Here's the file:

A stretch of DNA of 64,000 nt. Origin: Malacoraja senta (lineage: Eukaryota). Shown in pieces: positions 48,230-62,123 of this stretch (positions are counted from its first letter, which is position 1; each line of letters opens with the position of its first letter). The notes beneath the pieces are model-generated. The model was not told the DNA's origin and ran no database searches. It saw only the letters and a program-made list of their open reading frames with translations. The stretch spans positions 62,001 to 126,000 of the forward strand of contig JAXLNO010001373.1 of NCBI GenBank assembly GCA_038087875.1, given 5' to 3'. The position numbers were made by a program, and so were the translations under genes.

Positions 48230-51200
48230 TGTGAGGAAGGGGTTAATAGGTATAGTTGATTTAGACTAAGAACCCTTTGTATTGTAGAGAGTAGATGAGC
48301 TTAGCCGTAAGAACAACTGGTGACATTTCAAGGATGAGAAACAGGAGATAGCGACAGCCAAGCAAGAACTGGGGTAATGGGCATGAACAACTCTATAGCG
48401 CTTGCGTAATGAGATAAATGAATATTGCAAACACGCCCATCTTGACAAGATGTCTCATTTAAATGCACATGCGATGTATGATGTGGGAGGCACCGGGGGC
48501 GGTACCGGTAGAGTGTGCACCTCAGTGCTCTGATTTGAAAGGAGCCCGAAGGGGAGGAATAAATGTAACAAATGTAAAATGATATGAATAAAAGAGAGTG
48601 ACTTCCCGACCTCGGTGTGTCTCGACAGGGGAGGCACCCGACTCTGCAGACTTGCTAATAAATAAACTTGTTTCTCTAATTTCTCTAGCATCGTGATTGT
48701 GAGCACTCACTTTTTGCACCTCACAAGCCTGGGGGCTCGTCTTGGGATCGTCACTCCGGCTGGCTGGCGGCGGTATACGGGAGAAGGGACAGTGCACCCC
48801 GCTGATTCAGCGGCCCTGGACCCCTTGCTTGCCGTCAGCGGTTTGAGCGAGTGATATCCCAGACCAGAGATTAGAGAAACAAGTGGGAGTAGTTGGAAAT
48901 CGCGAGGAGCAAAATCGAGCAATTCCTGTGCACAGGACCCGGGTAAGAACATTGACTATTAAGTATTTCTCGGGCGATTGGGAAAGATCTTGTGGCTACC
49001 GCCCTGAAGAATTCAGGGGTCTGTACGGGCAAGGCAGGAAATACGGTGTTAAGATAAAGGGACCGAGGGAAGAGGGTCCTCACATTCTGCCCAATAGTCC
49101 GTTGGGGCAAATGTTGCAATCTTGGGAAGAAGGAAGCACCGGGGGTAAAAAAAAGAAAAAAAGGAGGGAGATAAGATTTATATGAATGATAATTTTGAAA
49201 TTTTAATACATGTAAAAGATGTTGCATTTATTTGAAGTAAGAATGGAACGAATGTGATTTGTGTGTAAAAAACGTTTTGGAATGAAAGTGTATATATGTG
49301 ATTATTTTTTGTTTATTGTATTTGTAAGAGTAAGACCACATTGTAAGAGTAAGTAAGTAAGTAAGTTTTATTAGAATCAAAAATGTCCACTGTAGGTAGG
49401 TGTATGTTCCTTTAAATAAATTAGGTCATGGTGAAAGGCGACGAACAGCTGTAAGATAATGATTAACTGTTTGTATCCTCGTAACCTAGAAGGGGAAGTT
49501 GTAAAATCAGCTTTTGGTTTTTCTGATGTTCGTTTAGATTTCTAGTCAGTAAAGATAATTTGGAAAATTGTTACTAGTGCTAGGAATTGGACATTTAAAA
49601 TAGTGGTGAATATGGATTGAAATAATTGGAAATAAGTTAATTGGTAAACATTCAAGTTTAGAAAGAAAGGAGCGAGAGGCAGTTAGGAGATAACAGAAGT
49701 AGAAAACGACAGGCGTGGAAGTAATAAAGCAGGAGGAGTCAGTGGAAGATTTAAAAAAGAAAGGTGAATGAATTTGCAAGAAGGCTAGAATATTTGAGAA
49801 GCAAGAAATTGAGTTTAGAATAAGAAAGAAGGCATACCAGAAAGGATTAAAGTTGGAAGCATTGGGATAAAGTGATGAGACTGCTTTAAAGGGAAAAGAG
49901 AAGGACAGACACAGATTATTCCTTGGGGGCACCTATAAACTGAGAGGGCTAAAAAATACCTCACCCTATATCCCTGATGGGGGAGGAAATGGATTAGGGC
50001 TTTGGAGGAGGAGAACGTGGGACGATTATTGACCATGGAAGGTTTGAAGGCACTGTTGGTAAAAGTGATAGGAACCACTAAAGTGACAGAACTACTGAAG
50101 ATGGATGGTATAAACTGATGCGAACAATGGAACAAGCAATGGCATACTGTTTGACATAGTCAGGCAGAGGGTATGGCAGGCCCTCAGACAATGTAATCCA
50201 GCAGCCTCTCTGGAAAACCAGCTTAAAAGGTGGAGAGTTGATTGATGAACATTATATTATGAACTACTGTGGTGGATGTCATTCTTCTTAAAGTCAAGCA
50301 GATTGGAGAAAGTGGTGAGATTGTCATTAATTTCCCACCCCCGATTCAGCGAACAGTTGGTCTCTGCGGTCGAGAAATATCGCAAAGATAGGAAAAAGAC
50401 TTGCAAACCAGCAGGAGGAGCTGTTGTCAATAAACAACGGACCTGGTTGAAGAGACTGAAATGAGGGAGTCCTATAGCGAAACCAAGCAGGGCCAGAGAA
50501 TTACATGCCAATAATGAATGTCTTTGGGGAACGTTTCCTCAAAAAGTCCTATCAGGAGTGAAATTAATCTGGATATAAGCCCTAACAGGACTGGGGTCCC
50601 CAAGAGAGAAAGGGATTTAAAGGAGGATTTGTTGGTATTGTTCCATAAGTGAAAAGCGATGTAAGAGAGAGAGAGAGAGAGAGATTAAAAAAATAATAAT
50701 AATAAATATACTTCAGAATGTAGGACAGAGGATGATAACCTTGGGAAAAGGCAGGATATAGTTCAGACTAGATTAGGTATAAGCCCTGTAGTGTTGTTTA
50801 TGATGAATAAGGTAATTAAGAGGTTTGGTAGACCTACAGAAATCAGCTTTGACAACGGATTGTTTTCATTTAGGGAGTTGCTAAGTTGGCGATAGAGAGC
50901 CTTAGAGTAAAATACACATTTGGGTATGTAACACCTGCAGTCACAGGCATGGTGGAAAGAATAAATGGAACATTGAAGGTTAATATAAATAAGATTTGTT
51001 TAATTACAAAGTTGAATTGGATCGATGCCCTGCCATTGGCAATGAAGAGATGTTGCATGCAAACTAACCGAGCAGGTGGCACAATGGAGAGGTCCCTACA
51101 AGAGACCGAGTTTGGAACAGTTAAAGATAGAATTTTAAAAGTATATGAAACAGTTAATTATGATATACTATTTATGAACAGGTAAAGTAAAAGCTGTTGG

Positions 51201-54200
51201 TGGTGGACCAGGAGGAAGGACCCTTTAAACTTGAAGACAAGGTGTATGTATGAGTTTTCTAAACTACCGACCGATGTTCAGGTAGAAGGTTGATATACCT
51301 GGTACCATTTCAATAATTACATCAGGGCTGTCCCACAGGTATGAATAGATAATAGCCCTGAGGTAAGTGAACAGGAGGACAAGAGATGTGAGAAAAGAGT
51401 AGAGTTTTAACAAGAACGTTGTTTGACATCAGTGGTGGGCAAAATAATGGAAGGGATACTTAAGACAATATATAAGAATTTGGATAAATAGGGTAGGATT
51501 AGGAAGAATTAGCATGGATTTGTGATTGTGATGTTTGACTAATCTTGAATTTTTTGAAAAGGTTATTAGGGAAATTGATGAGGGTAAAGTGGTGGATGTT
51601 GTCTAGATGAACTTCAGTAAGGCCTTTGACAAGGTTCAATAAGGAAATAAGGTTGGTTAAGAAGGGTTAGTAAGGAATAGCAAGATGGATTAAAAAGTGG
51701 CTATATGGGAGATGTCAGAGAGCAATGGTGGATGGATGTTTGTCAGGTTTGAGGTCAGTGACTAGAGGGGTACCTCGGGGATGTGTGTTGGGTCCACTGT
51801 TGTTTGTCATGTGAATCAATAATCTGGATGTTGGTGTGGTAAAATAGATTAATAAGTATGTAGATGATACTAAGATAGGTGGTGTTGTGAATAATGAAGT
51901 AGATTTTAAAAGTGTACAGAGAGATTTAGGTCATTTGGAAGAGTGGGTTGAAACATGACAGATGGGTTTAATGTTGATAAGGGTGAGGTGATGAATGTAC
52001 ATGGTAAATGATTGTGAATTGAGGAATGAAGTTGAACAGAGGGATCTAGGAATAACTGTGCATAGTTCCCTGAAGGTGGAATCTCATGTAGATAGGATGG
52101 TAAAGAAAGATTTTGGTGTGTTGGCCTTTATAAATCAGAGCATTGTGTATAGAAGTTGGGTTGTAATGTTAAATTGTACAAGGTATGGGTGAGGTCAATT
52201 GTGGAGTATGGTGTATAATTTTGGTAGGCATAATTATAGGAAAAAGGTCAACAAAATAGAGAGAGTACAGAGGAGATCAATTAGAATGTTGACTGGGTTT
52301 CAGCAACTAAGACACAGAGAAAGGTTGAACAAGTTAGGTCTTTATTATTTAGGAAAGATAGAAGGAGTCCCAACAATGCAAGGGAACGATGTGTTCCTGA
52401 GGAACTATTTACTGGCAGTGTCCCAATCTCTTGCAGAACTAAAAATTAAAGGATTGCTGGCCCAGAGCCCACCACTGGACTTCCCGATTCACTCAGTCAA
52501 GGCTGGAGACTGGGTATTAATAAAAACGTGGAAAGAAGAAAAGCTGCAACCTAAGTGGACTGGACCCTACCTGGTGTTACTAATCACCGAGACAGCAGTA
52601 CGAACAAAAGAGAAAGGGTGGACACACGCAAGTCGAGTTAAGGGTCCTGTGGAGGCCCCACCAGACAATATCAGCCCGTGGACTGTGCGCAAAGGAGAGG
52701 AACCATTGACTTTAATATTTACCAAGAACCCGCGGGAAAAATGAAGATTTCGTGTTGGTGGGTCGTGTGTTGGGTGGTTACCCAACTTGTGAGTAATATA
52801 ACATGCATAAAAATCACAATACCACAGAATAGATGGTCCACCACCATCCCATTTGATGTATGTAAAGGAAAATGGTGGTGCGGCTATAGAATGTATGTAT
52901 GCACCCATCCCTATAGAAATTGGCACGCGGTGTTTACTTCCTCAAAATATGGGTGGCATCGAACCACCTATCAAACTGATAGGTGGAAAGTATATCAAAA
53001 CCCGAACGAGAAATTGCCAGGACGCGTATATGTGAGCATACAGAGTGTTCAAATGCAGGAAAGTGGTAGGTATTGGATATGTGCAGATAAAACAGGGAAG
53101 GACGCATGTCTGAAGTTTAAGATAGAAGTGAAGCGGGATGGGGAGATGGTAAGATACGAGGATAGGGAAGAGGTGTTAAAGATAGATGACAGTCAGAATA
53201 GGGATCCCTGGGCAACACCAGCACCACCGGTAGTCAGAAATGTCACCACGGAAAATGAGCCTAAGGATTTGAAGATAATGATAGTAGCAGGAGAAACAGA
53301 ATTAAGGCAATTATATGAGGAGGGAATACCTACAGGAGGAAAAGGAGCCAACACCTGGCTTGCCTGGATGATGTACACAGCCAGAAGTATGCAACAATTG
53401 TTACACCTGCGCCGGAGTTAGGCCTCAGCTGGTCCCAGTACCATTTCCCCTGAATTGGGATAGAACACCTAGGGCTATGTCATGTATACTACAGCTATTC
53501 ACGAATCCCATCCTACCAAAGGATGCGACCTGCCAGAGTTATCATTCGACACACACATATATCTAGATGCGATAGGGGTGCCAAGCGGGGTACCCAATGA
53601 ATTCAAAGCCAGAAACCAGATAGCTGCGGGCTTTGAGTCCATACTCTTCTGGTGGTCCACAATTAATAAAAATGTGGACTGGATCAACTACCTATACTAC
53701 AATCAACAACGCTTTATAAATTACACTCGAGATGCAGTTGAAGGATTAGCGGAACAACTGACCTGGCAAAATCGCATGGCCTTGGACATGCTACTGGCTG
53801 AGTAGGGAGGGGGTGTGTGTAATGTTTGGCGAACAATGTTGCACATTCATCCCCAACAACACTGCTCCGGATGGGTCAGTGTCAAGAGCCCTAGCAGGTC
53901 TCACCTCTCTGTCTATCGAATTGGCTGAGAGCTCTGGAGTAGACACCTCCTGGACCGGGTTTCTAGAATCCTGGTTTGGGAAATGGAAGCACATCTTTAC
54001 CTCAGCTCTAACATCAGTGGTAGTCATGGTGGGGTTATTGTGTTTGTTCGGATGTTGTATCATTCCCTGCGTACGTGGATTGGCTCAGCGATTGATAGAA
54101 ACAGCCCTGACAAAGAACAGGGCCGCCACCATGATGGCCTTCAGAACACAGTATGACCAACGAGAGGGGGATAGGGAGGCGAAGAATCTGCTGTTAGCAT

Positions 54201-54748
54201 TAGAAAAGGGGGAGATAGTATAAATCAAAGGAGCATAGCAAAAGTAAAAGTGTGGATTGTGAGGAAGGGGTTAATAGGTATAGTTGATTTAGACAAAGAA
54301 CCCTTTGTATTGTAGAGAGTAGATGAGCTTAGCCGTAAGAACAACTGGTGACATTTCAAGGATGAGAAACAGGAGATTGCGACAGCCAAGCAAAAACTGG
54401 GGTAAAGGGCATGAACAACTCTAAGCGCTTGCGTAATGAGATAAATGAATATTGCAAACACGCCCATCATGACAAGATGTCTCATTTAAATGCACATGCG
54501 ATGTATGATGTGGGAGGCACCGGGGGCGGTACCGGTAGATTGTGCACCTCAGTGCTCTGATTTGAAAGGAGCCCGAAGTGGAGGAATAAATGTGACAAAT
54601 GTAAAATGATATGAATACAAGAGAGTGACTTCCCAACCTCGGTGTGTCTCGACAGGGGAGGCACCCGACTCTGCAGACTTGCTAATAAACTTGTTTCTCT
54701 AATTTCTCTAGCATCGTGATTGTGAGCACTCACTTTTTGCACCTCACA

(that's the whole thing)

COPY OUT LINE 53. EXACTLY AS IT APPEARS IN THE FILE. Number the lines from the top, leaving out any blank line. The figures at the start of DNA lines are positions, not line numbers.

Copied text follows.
53101 GACGCATGTCTGAAGTTTAAGATAGAAGTGAAGCGGGATGGGGAGATGGTAAGATACGAGGATAGGGAAGAGGTGTTAAAGATAGATGACAGTCAGAATA